Snakebite envenomings are medical emergencies that require prompt medical attention. Hence, a key issue for reducing their biosocial impact is rapid access to effective healthcare. In many snakebite-affected countries, an envenomed victim may need to walk (or be carried) for many kilometres to reach a primary health post. Thus, studies of the circumstances that delay the access of people bitten by a snake to health centres are of great value. Moreover, having antivenom in stock is not the complete answer. Rural health facilities also require the proper storage infrastructure, which encompasses cold-chain procedures and equipment and access to the other medicines, equipment, and consumables that are necessary to administer antivenom. Beyond initiating treatment, reliable communications infrastructures, transport routes, and ways to ensure the safe transfer of envenomed patients to advanced facilities are all needed [13]. We urge research on the organization of public health services and infrastructure in regions of high incidence of snakebites, as well as on issues associated with medical training and antivenom supply and use. Innovative schemes are needed and they require field studies, such as the centralized “hub-and-spoke” strategy proposed for Nigeria, which not only broadens antivenom access but also implements quality assurance, standardization, and training of health staff [14]. Likewise, a “diagonal” approach in primary health care should be explored, in which the prevention and treatment of envenomings parallel the general strengthening of public health systems.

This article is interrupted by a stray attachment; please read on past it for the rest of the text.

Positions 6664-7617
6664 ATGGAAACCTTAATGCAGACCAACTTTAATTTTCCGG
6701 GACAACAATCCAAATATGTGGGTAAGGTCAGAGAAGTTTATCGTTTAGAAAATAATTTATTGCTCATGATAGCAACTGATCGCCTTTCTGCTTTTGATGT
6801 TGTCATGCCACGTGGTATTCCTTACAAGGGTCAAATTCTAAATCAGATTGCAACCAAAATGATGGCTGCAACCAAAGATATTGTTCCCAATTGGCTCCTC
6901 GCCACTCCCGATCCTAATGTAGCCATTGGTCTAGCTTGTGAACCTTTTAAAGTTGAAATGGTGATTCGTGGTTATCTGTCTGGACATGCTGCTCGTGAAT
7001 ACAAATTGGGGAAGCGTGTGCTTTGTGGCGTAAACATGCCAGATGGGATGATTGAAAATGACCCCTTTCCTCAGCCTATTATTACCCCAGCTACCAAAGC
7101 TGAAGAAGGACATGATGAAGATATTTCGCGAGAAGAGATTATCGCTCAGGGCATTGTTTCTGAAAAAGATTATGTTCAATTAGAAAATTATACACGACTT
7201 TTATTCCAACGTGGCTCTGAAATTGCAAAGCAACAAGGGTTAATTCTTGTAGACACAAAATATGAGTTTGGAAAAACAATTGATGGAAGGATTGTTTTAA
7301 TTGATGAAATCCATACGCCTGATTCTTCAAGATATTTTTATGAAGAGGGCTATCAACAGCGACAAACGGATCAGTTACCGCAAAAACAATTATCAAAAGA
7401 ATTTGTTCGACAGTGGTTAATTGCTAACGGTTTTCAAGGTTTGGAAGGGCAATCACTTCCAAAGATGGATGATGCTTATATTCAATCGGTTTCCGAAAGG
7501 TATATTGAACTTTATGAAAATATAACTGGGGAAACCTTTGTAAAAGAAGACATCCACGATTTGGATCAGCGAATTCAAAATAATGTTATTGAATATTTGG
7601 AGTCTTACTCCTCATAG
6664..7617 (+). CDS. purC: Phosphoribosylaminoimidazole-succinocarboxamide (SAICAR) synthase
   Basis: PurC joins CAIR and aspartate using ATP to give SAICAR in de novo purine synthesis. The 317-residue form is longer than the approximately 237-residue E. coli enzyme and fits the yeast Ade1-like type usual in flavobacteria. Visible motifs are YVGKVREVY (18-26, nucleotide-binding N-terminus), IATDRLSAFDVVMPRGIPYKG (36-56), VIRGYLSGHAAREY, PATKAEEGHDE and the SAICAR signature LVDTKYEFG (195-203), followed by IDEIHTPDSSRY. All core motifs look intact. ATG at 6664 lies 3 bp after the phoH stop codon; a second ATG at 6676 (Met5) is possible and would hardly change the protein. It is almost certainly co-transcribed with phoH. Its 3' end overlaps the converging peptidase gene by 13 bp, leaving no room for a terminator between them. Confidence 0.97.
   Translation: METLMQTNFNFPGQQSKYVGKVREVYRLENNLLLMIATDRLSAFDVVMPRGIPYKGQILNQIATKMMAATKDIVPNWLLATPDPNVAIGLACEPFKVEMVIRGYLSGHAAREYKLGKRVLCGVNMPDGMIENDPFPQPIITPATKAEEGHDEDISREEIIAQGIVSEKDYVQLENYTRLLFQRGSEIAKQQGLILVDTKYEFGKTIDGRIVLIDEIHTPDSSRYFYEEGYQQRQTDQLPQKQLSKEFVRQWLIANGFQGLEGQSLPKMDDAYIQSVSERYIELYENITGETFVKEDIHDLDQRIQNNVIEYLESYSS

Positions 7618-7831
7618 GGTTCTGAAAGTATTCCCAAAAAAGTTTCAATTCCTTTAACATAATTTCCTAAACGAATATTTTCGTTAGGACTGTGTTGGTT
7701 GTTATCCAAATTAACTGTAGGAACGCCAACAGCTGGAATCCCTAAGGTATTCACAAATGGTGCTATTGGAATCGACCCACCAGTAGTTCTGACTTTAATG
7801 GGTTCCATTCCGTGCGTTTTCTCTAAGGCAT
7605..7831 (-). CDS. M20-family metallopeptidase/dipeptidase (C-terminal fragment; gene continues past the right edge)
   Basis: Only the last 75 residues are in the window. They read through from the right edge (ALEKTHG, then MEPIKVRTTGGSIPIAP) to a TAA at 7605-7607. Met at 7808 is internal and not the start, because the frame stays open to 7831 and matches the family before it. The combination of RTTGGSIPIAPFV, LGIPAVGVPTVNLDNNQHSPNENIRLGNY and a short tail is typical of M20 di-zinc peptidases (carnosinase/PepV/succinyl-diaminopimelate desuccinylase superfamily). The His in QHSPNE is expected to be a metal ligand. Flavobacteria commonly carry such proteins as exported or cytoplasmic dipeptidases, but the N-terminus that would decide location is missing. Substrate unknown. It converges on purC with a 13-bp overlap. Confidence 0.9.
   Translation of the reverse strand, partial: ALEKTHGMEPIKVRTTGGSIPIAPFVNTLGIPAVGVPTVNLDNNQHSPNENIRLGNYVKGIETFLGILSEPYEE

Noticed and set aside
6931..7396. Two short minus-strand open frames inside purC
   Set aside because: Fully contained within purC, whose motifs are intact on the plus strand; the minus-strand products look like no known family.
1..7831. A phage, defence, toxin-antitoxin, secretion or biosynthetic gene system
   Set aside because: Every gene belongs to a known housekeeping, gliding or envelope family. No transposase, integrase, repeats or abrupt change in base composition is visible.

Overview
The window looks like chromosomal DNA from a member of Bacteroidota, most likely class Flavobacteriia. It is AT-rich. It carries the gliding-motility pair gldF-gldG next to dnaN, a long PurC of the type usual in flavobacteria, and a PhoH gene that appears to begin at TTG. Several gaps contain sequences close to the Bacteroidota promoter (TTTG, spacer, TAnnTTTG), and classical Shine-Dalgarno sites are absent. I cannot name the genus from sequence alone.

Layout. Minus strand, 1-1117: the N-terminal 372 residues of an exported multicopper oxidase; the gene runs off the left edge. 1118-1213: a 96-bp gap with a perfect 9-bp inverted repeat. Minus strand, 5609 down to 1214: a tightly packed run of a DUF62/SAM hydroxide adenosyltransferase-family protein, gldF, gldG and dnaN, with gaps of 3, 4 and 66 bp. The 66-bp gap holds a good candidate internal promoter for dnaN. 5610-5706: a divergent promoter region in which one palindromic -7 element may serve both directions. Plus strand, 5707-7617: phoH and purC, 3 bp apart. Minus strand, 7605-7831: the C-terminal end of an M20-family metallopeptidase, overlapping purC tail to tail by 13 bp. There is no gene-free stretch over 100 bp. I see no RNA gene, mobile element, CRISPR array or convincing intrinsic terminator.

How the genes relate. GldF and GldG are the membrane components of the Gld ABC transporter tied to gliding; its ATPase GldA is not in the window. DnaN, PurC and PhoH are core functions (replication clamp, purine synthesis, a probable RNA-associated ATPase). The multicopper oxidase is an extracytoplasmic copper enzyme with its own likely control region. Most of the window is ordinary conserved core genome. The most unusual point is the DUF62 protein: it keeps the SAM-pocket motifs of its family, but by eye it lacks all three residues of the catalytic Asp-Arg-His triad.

The skills of personnel at all levels of the health system are critical determinants of effective snakebite envenoming treatment. While much of this education needs to be integrated into the curricula of medical and nursing schools, it should also be included in continuing medical education programs, especially in areas where envenoming is common. Training programs should be designed around robust performance indicators that can be regularly evaluated to assess teaching outcomes, and evaluate the currency and appropriateness of their content. To this end, the preparation of national or regional guidelines for the diagnosis and treatment of snakebite envenomings is of utmost relevance. The design of training curricula should be guided by baseline research aimed at determining the current level of staff knowledge in different roles and settings. Information and communication technologies open the door to much wider dissemination of standard protocols; the selection of the particular technologies implementable in each local setting should be supported by a knowledge-based approach strengthened by renewed research initiatives.